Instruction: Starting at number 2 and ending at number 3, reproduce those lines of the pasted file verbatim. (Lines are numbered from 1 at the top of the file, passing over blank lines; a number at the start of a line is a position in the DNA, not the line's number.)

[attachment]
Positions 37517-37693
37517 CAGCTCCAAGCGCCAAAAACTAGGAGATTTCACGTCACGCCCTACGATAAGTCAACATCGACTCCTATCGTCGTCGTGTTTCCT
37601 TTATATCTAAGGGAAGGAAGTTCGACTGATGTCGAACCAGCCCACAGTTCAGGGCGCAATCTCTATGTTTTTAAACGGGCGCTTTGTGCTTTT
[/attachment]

37517 CAGCTCCAAGCGCCAAAAACTAGGAGATTTCACGTCACGCCCTACGATAAGTCAACATCGACTCCTATCGTCGTCGTGTTTCCT
37601 TTATATCTAAGGGAAGGAAGTTCGACTGATGTCGAACCAGCCCACAGTTCAGGGCGCAATCTCTATGTTTTTAAACGGGCGCTTTGTGCTTTT